About the Author

Simon Kuper is one of the world's leading writers on soccer. His book "Soccer Against the Enemy" won the William Hill Prize for sports book of the year in Britain. He writes a weekly sports column in the "Financial Times." He lives in Paris.Stefan Szymanski is professor of economics and MBA Dean at Cass Business School in London. Tim Harford has called him "one of the world's leading sports economists." Szymanski lives in London.

Inside This Book (Learn More)
Browse Sample Pages
Front Cover | Copyright | Table of Contents | Excerpt | Index | Back Cover
Search inside this book:

Sell a Digital Version of This Book in the Kindle Store

If you are a publisher or author and hold the digital rights to a book, you can sell a digital version of it in our Kindle Store. Learn more


Customer Reviews

3.0 out of 5 stars
3.0 out of 5 stars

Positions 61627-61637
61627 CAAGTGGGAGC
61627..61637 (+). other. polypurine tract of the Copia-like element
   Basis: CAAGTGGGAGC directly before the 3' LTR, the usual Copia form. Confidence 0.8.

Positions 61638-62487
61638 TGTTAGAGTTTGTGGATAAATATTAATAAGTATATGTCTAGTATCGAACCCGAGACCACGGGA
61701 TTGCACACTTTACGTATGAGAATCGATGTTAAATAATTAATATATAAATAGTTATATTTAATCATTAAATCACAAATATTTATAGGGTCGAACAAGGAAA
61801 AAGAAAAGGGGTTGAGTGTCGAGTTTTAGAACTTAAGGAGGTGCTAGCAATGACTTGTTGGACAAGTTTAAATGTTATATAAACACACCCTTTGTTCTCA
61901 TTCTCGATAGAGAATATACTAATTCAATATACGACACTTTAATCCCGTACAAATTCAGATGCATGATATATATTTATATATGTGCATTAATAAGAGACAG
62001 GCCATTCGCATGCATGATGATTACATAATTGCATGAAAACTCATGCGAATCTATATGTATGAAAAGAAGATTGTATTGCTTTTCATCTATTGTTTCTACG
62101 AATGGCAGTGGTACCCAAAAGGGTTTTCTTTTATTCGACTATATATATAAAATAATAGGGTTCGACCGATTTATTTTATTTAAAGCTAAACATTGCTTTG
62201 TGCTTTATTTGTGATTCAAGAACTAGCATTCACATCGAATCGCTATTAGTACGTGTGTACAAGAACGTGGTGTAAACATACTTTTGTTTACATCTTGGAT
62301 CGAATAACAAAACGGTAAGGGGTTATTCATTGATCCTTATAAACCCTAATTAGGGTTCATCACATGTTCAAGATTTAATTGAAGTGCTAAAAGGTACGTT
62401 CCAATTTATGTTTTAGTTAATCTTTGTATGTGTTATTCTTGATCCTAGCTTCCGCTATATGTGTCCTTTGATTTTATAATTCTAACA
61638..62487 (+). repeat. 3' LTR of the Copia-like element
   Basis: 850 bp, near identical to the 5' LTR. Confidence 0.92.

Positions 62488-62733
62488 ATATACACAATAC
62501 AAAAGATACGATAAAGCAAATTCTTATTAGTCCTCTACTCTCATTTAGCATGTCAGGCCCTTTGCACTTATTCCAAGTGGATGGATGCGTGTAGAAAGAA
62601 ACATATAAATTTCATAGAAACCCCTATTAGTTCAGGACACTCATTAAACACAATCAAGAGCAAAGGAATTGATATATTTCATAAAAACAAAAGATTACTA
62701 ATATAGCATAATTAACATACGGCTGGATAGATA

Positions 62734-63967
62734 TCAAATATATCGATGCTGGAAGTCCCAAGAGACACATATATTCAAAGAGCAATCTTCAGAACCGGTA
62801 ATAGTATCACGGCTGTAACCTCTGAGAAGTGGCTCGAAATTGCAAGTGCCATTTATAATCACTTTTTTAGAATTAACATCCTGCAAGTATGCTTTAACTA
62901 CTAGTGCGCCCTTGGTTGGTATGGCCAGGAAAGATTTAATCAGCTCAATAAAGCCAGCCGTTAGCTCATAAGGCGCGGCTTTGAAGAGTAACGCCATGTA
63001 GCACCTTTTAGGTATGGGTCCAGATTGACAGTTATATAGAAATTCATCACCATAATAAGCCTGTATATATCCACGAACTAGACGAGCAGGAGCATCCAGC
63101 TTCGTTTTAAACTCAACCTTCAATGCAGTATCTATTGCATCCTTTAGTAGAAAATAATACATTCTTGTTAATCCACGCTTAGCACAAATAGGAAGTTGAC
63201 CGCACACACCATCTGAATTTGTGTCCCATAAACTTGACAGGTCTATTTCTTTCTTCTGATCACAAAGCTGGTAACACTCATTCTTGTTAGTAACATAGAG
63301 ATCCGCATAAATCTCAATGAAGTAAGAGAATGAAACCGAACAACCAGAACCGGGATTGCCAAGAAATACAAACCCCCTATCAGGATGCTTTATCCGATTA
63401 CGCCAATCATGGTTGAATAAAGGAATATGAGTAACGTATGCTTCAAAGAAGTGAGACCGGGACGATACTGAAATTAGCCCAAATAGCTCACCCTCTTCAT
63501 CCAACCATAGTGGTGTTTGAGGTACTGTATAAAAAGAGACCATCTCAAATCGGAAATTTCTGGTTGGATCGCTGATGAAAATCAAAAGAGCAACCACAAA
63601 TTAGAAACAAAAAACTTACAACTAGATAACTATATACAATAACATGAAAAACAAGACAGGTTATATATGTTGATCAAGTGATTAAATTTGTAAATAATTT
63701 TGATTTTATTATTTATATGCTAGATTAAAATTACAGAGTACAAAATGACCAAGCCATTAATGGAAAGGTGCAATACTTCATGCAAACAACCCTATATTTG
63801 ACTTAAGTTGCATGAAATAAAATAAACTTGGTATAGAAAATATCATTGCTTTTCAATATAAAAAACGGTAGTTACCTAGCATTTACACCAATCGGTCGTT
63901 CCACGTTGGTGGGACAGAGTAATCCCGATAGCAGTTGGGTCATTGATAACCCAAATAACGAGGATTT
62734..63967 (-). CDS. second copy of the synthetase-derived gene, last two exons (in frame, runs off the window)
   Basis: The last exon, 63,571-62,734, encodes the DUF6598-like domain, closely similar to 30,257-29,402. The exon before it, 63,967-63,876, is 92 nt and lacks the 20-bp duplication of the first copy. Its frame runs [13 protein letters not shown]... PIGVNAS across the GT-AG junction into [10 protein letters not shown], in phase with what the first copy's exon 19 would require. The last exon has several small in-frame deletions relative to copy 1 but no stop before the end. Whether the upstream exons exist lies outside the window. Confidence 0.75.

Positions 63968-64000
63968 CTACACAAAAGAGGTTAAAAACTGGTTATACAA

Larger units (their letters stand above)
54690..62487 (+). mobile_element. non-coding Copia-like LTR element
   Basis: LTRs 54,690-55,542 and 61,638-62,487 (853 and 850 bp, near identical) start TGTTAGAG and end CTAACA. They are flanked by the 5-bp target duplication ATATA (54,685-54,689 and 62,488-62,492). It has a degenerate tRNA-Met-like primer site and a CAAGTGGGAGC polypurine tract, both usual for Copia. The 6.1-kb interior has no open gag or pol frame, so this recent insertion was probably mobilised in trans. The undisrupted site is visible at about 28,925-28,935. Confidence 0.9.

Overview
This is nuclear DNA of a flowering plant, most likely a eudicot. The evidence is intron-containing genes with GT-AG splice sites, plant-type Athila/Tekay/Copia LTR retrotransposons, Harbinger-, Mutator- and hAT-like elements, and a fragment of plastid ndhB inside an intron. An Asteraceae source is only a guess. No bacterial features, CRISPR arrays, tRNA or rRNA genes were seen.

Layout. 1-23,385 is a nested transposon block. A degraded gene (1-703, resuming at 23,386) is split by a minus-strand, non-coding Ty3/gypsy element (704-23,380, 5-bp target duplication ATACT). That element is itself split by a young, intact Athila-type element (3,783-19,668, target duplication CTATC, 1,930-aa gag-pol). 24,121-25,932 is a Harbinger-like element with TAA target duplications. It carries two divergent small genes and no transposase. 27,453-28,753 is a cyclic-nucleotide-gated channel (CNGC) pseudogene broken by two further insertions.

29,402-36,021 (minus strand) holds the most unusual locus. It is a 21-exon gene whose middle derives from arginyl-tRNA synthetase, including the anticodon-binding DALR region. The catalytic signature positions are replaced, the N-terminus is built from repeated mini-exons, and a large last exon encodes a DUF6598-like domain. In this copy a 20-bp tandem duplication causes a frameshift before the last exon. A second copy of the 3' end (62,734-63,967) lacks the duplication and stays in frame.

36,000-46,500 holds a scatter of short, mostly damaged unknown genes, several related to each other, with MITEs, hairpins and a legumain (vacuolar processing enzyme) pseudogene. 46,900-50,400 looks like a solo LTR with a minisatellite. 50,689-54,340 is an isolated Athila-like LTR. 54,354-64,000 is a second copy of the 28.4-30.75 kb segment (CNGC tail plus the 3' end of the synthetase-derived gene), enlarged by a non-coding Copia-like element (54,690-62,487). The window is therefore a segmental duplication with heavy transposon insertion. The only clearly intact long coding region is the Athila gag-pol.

Most Helpful Customer Reviews
14 of 14 people found the following review helpful
By Fraser the Frank Fish VINE VOICE
Format:Paperback
This is the US version of "Why England Lose: and Other Curious Phenomena Explained", with some small differences; the chapter on the FA Cup is replaced by one comparing Association Football with American Football, and the language is americanised. Anyway here's my review based on the English version.

I've read quite a bit of S&K's work as part of my MSc and although I don't necessarily always, or indeed often, agree with their reasoning, they do make interesting points. "Why England Lose..." is a departure into the mainstream from their early, more academic work and judging from the jaunty tone of the book they had great fun writing it, and aimed at rattling some cages along the way.